Sunday, May 27, 2007

Views on self motivation...

There has been a lot of discussion in my gifted group recently about self motivation/determination and it's impact on a child's giftedness. Almost every book I have read on giftedness talks about task commitment/self motivation as an important factor in a child's success. I don't remember any of them discussing whether it is inborn or learned or how you develop it.

I have been reading a book called "Mindset: The New Psychology of Success" by Gardner. In this book, the author feels that a person's can have one of two mindsets: either a fixed mindset where they feel that intelligent/creativity, etc... are inborn traits or a growth mindset where they believe that a person's intellect or other traits are constantly changing based on how hard the person works. In this view a person with a fixed mindset would be less likely to take on challenging tasks because they either believe a smart person should not have to work hard or that a failure would prove they are not as smart as others believe them to be. A person with a growth mindset would view gladly accept a challenge and view failure as a learning experience.

I believe there is some merit to these views but don't believe they tell the whole story on why a person is or is not motivated. There are so many factors that work together to make a person who they become. I am sure some part of a person's motivation must have to be inborn or personality based. I am also sure that a person's experiences will lead them to be more or less motivated.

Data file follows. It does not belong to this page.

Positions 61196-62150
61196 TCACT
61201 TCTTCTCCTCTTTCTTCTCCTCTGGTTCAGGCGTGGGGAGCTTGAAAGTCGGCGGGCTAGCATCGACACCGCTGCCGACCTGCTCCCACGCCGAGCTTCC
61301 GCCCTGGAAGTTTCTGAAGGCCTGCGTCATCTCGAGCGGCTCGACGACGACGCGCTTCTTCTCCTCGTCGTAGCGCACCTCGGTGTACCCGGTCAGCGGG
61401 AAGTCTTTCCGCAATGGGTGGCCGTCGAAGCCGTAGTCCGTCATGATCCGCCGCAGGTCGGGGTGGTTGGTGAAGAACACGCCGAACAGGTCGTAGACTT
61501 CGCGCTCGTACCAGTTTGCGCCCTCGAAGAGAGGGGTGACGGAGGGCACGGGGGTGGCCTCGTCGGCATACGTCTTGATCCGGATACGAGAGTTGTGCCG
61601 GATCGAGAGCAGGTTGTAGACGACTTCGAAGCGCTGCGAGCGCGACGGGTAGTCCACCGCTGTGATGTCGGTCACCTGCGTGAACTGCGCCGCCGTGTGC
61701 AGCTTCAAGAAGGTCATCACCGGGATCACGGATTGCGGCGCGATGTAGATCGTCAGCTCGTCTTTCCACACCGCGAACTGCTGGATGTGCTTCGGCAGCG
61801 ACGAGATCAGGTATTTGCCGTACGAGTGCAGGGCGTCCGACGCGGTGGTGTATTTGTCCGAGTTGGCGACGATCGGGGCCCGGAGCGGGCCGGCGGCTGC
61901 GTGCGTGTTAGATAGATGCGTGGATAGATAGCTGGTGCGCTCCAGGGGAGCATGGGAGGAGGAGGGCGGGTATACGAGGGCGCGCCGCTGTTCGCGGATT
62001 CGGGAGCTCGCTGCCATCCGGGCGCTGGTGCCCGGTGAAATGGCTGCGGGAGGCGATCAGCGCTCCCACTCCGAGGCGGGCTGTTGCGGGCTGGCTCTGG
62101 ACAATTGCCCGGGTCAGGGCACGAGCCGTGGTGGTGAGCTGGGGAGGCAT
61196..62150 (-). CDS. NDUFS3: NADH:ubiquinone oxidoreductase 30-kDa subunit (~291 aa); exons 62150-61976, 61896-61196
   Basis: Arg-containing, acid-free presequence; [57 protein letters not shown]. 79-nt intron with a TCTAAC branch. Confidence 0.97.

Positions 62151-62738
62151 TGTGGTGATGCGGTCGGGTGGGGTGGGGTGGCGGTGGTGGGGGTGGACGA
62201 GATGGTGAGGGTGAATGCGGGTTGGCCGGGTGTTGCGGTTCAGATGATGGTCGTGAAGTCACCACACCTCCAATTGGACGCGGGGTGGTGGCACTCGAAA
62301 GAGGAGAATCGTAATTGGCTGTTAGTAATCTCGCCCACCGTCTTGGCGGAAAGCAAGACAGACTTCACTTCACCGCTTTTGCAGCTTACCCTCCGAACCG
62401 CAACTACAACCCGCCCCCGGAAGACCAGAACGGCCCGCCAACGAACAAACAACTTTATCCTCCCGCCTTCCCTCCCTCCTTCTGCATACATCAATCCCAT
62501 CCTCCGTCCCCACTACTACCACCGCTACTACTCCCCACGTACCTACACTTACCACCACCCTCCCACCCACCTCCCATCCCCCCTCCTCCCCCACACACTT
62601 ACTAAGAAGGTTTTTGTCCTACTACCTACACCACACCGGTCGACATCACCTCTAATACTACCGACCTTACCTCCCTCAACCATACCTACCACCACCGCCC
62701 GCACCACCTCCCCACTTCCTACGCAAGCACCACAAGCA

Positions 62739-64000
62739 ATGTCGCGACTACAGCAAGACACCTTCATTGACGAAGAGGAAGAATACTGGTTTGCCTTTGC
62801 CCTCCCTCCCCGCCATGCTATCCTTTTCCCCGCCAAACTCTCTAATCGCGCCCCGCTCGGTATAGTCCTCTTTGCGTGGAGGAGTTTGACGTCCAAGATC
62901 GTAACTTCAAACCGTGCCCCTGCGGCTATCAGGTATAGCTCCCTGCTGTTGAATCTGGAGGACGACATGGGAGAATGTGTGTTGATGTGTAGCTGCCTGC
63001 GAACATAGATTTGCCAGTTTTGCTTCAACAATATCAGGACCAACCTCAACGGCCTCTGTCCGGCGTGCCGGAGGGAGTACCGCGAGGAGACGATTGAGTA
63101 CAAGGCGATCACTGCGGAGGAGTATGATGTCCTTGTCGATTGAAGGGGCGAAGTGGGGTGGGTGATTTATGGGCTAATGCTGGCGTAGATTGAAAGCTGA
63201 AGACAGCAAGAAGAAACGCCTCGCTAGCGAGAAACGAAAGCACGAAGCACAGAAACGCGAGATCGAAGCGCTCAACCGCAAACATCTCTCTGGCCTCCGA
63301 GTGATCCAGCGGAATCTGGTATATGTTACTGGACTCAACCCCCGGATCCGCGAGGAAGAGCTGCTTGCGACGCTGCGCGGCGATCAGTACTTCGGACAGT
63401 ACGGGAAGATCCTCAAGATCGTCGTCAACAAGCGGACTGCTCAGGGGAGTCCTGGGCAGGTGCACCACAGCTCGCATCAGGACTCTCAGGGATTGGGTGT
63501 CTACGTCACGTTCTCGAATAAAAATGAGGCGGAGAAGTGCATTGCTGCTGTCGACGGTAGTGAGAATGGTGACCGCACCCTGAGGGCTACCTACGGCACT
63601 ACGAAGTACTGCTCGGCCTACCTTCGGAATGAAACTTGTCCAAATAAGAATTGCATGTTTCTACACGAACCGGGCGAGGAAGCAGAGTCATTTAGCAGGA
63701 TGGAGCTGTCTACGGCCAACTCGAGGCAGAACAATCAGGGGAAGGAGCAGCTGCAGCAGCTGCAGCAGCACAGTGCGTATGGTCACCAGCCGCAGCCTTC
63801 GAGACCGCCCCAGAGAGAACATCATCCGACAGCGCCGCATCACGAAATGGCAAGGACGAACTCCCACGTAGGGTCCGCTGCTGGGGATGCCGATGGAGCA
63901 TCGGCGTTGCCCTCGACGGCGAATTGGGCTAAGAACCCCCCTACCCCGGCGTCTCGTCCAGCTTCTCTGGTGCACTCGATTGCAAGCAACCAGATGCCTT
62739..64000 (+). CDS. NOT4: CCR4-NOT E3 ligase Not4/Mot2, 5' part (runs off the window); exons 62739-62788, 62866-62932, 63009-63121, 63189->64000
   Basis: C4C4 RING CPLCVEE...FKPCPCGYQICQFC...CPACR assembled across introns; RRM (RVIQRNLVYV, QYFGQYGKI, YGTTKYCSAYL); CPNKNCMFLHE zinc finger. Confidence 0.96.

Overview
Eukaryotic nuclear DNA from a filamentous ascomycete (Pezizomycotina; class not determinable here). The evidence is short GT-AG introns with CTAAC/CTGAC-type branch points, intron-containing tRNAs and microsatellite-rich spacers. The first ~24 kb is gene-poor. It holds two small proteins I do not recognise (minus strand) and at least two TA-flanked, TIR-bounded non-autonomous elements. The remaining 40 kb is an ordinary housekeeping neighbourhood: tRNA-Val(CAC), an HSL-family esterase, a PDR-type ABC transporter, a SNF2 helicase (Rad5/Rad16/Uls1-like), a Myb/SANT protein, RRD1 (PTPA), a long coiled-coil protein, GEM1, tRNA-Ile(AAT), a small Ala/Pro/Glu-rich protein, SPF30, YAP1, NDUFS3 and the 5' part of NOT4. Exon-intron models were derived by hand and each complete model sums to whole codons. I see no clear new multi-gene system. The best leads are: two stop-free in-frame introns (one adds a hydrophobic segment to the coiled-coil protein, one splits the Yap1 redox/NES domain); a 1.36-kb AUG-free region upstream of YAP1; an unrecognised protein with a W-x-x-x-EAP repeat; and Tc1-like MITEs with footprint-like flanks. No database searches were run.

I have three different children. I would probably say that in certain instances Newt is very self motivated but not always highly so. He will work hard on things that interest him but also need a push at times when a lot of effort is required. Dylan is motivated if it has to do with physical labor or creating something but is very unmotivated to keep his room clean or do school work, especially reading. He has become more motivated to practice his guitar and do his math as he has matured. Haley is the most highly self motivated of all my children. She will work hard to overcome any challenge. She works hard to do her schoolwork without being asked, practice violin, keeps her stuff organized, etc... How many not quite 5 year olds would work independently to master things like she does without any input from anyone else to motivate her? It is amazing to me to watch her and see what she comes up with.

Besides birth order each of these children has had the same basic upbringing. I spoiled them all though Haley may be the most spoiled just because of circumstances (she is so much younger than the boys and my last/ the boys entertain and play with each other a lot so I play with her/ etc....) I try to praise effort rather than their personal traits for all of them. Their personalities must play a role in it. I do believe that they can learn to be self motivated by being brought up to set goals and reach those goals and by being parented in a growth mindset sort of way. I think maturity and developing their own interests will also them to become more motivated.

Some of it must be heredity. I am very goal oriented and have been as long as I can remember but I don't know if I was that way at 4 or younger. Maybe it was the way I was brought up. Who knows for sure? Some people grow up in incredibly awful conditions, end up being very self motivated, and succeed.

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